Posted February 4, 2021
A chance conversation would lead David Frey, a young broadcaster, to a career representing Kansas wheat farmers for more than forty years as one of the industry’s longest-serving leaders.
In 1978, Frey was working as a newsman for a radio station in Hutchinson. His mother had an interesting conversation at her hairdresser with Anna Jane Baird, then home economist with the Kansas Wheat Commission. The organization had a new communications position open and it sounded right up Frey’s alley. He interviewed in Topeka and was named the director of public affairs. Rich Hawkins, a broadcaster with KXXX in Colby, challenged Frey to start a weekly radio program, creating the precursor to the Kansas Wheat Scoop in his very first week of work.
“One thing I felt I could bring to this wheat farmer-state agency — which was created to promote the use and sale of wheat — was to get wheat issues in the media,” Frey said. “I knew that we met the public service role and would not have to buy advertising, but would be an official and qualified source of information and news.”
Frey continued to grow professionally with the Kansas Wheat Commission, eventually becoming the organization’s administrator (executive) from 1996 to 2005. During that time, Kansas hard red winter (HRW) became part of the international spotlight on wheat with government and cabinet-level officials from other nations traveling to Kansas to meet with farmers and learn more about the crop and U.S. wheat purchase and delivery systems.
Over the decades, disruptions in these markets had substantial impacts on the prices Kansas wheat farmers received. Frey remembered when the Russian government, then the Soviet Union, put a zero-tolerance into effect for wheat scab, which had caused issues with the Kansas crop that year. The Soviet Union was then one of the largest HRW importers and the abrupt stop in sales caused major market disruptions. With the help of top commercial grain specialists — including Karl Finney with USDA, Dale Phillips with Union Equity and Steven Graham — Frey and others at Kansas Wheat and U.S. Wheat Associates worked with a high-level delegation from the Soviet Union. When they returned to Russia, they changed their specifications from zero to allow U.S. commercial sellers to bid for sales.
“I’m also proud of the role that Kansas Wheat played in pushing for cleaner U.S. grain on the export market,” Frey said. “It is more competitive and it is noticed and appreciated by customers. Not everyone in the industry agreed with us on this, but we were able to successfully encourage U.S. Secretary of Agriculture Dan Glickman to tighten the specifications for dockage (non-wheat material in wheat) on food aid shipments which the government purchased.”
In addition to market development, Kansas farmers have long supported P.L. 480 food assistance programs, better known as Food for Peace. Frey recalled when the Minister of Food, Mr. Meshbahuddin, visited Kansas from Bangladesh and told him that the program, which provided wheat and flour, was truly “food for peace” in his country.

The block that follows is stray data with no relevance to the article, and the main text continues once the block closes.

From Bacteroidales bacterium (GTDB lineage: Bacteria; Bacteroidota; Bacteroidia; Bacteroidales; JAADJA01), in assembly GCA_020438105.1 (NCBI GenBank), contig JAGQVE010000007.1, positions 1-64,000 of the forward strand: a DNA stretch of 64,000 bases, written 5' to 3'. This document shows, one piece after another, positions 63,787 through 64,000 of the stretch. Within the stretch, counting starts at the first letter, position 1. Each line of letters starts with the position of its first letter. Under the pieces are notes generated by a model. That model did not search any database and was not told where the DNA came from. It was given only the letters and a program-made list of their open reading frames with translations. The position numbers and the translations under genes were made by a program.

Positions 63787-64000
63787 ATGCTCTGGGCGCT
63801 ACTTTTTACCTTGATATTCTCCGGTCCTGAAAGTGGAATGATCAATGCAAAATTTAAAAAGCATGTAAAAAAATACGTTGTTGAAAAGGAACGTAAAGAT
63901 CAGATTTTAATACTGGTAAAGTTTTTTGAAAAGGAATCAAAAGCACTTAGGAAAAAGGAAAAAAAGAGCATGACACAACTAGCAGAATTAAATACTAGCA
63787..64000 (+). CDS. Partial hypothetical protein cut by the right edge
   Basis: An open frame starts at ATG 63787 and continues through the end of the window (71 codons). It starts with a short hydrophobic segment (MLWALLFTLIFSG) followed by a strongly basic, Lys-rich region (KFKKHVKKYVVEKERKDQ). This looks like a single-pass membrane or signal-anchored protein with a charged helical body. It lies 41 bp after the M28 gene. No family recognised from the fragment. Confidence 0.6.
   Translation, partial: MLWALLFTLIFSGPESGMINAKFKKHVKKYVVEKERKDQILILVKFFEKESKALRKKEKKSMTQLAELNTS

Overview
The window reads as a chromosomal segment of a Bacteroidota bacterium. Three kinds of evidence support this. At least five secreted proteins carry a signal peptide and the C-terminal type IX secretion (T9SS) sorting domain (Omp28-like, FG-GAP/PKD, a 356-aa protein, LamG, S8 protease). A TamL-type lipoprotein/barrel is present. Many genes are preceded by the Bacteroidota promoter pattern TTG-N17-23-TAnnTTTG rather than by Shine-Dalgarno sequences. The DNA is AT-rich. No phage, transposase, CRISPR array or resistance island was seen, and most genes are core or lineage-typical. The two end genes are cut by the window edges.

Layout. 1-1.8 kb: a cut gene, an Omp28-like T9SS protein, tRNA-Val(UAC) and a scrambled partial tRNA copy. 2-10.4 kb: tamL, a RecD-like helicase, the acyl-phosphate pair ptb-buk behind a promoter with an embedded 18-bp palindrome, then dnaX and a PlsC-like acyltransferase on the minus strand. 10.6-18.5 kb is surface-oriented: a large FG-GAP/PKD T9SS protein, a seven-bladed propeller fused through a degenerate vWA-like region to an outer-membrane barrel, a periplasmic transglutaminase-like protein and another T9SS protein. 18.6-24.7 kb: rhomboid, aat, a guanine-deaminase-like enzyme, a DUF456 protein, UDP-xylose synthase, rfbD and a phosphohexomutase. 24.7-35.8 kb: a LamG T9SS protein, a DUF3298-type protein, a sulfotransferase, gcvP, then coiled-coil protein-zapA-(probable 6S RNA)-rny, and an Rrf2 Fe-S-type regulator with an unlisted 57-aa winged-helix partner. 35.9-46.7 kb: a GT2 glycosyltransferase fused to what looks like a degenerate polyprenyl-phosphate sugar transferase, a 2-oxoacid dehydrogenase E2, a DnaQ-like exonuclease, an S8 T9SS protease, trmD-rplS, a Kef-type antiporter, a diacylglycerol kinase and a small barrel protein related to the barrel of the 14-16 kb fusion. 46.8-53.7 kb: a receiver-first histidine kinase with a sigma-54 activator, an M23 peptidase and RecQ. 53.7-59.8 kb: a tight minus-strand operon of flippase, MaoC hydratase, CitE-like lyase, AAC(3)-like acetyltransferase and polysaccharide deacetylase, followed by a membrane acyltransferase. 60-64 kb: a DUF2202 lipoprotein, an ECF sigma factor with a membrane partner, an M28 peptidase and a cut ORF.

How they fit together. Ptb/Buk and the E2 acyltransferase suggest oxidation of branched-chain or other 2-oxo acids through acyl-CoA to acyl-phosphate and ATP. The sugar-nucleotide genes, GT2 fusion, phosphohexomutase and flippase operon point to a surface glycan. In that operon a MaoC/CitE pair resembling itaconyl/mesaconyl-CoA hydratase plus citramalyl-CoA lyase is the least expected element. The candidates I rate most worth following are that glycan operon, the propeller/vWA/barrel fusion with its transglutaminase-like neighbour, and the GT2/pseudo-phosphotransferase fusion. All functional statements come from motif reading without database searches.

“His comments are something that stuck with me,” Frey said. “I realized how valuable it is that Kansas farmers are producing far more than we can consume and how critical that is, literally life or death for many places in the world.”
Frey would extend his international work after leaving Kansas Wheat. From 2005 to 2016, he worked in international development projects in Afghanistan, where he served as the country director for Grain Industry Alliance, subcontracting for USAID and living in Kabul. His work included oversight of grain storage construction, water wells and training programs. He also served as deputy chief of party and regional site manager for the University of California-Davis on projects supported by USDA and USAID, working with Afghanistan Ministry of Agriculture extension workers in northern Afghanistan.
Frey has also worked with the Flour Fortification Initiative, mostly in Asia, advocating for using wheat flour as a low cost, efficient carrier for adding micronutrients and vitamins to otherwise substandard diets.
He said working with the agricultural sector in Afghanistan gave him an appreciation for research investments in the Kansas Wheat Innovation Center, which houses wheat genetic stores, technology and the scientific knowledge to put those genetics to work for farmers. He pointed out the unique set-up with a building owned by Kansas wheat producers, but a place where commercial, private and public wheat scientists and breeders can work collectively.
“Afghans annually consume nearly 400 pounds per capita of wheat food products, mostly naan flatbread,” Frey said. “Yet this war-torn, very poor country cannot do what we are doing here. Where else do wheat farmers and others feel compelled to invest in wheat seed development and share the knowledge with other public and private scientists to meet the coming future demand for food? I believe in what the Kansas Wheat Innovation Center is doing. It is world-changing-powerful and something that needs support, yet returns so much more value than the investments made.”
Frey retired in summer 2020, now living in Lakewood, Colorado, with his wife, Debra. He fondly remembers his world travels related to wheat.
“I appreciate the great work my wife did to help host wheat buyers and processors from around the world and the patience of my four children with time away and hosting trade teams in our home,” Frey said. “It has been an honor and a blessing to work for Kansas wheat farmers.”
Written by Julia Debes for Kansas Wheat